As product managers, we’ve all heard the adage that if Henry Ford had asked people what they wanted, they would have said a faster horse. And if he’d listened, the Model T might have been designed to gallop in exchange for carrots.

In all seriousness, you can expect that any mention of Ford or horses in product management circles are the opening notes of a clarion call to banish focus groups and user research, break out your black turtleneck and dad jeans, and GO BUILD SOMETHING TRULY GREAT.

“You’ve just gotta grok what the user needs and go build it”

This is terribly misguided. It’s an idea that poisoned the mindset of product managers for years, and needlessly delayed the rise of lean product management and the age of product discovery.

PMs who rely solely on gut intuition to make product decisions (just to maintain the self-image of a lone wolf product genius) are setting themselves up to waste thousands of hours developing products and features that no one wants or needs.

The Henry Ford camp peddles a false dichotomy — that either we can go build exactly what our users ask for, or we can lock ourselves in a room with a whiteboard, stack of post-its, a crate of Soylent, and commence innovating.

There’s a third alternative here. We can get out of the building, listen to our users, work to uncover their underlying needs, then assume our responsibility as PMs of guiding our teams toward the best possible solution for the functional and emotional needs we’ve identified.

Get out of the building, listen to users, work to uncover their underlying needs, then assume our responsibility as PMs of guiding our teams toward the best possible solution for the functional and emotional needs we’ve identified.

Why are people asking for a faster horse (solution idea)?

  • They need to transport themselves/goods in less time — functional need
  • They need to win a horse race — functional need
  • They need to razzle-dazzle a lovely dame or a dashing poodle-faker with their fancy prancing (i.e. equestrian showmanship) — emotional need

In the short run, some of these needs might best be addressed with an automobile, but others might actually be better addressed with, well… a faster (or fancier) horse.

What’s more, the needs voiced by users dictate what feature set our solution would need to have in the short-term—and long-term—to win new adopters. For example, if a core need of one segment of potential horse owners is to razzle-dazzle others with their skills and status, it might not be such a bad thing if the v1 Model T were extremely expensive and demanded significant expertise to operate. This barrier to entry could actually compel them to adopt the automobile as a way of impressing others.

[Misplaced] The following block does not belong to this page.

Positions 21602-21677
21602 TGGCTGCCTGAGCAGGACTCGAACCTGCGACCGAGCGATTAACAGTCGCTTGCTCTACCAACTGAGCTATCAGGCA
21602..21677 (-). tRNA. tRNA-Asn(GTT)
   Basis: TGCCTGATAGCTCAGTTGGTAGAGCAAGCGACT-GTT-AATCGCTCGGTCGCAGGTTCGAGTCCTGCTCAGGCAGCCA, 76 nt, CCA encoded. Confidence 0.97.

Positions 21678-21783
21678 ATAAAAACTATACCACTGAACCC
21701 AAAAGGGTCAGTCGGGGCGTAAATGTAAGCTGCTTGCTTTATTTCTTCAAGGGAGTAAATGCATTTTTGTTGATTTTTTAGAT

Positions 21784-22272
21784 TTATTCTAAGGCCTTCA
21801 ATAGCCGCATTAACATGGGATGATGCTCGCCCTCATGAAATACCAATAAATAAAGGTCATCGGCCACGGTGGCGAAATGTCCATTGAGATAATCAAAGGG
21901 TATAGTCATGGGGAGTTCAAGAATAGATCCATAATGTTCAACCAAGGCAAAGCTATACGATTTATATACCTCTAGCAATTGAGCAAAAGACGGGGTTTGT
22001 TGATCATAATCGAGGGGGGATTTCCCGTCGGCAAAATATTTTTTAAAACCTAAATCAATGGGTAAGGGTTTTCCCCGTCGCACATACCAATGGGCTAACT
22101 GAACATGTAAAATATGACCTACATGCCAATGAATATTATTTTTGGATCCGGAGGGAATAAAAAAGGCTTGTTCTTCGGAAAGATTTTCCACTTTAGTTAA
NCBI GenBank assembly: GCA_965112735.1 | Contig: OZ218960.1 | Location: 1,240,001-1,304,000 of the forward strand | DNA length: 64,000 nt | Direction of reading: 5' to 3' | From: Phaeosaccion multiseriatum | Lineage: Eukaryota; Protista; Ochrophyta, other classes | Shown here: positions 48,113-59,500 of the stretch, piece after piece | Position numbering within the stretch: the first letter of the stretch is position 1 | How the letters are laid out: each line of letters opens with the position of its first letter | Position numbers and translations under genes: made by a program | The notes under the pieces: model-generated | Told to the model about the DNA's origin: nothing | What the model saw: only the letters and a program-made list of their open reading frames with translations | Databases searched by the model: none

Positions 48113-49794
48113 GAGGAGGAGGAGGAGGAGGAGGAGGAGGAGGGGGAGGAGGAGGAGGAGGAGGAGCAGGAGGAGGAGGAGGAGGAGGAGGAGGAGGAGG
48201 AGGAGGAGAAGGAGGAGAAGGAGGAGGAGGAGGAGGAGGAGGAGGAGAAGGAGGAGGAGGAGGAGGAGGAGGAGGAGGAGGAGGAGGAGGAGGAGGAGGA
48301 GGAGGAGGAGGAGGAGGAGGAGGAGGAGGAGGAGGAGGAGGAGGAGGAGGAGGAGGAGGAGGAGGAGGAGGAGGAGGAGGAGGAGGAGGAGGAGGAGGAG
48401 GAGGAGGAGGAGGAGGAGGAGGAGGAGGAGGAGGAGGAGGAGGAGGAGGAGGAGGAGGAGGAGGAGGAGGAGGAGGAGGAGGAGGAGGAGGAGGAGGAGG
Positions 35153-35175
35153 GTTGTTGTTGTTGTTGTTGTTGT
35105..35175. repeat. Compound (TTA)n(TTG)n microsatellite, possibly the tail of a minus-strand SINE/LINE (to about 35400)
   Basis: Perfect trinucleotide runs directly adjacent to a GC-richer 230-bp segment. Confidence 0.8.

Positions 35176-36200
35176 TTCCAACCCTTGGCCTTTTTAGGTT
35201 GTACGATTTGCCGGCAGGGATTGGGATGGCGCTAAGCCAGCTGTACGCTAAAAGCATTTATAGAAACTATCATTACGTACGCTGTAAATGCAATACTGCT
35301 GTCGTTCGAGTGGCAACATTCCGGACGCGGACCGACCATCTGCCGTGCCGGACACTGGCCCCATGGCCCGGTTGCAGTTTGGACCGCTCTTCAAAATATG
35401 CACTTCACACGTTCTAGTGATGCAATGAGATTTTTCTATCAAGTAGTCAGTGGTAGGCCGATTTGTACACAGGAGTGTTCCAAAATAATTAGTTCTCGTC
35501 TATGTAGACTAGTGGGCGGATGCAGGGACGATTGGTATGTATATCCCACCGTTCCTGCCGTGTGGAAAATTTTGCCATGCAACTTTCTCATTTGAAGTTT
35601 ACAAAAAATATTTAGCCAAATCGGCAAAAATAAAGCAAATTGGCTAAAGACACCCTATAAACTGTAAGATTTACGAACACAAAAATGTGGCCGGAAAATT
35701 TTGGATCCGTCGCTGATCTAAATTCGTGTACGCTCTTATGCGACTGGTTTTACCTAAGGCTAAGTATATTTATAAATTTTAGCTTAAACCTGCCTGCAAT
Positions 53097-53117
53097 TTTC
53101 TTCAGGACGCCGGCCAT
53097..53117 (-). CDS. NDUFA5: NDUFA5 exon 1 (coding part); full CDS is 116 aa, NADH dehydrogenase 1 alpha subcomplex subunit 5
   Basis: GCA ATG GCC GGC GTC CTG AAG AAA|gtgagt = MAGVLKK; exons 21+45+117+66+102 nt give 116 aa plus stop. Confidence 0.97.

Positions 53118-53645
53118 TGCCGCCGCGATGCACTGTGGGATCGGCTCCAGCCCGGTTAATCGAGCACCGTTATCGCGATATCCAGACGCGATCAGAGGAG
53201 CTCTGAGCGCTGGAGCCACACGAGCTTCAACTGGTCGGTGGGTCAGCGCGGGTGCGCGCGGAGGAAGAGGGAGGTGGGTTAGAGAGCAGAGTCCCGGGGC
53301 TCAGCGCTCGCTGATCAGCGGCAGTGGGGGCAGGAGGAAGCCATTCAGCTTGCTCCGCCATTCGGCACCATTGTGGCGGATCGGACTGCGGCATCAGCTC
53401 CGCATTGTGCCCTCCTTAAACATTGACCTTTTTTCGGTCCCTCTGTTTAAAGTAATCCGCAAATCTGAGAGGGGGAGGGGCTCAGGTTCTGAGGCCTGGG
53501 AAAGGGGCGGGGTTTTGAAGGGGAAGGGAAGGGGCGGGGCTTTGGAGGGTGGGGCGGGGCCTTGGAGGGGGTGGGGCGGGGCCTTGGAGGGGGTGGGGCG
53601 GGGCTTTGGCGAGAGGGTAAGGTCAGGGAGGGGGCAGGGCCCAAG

So in short, asking users what they need does not mean you’ll blindly build whatever solution ideas they offer you. Your primary goal is to sleuth out underlying needs a novice PM would have missed at first glance, and this is where the masterful technique comes in. We’re all pretty bad at identifying our own needs, and even then, might not be willing to admit (even to ourselves) that our core need in horse ownership is to razzle-dazzle others.

It’s hard for PMs to tease out these details, but productboard CEO Hubert Palan has a priceless tip for you. Without further ado, here’s how you can help users lock on to their own needs and willingly explain them to you:


  • People don’t talk about problems naturally. Their thinking is framed by the existing solution.
  • What you want to do, and where user research is really valuable, is to find out what needs users have. Ask why people need faster horses and focus on that (then ask why again, and then maybe one more time…). It’s not the job of the customer to figure out a solution. It’s your team’s job. Your job as PM is to understand the problem.
  • To make things more concrete, ask about existing solutions that people are using. They are a solid indication of the underlying problems. If there is no existing solution, not even an attempt at a homegrown, hacked together one, you might determine whether the user’s need is significant enough to warrant your team’s time in solving it.
  • To get the best information about underlying needs, avoid leading the witness —i.e. asking “Hey, would you use my product?”
  • Key technique: Say to the user: “So, it sounds like [their existing solution] is actually working pretty well!” They’ll no longer be defensive about their current way of doing things, or feel like you’re hard-selling them on an alternative. This often sparks a wave of pain points that they’ll be happy to describe for you and THAT might just spark the next great solution idea.

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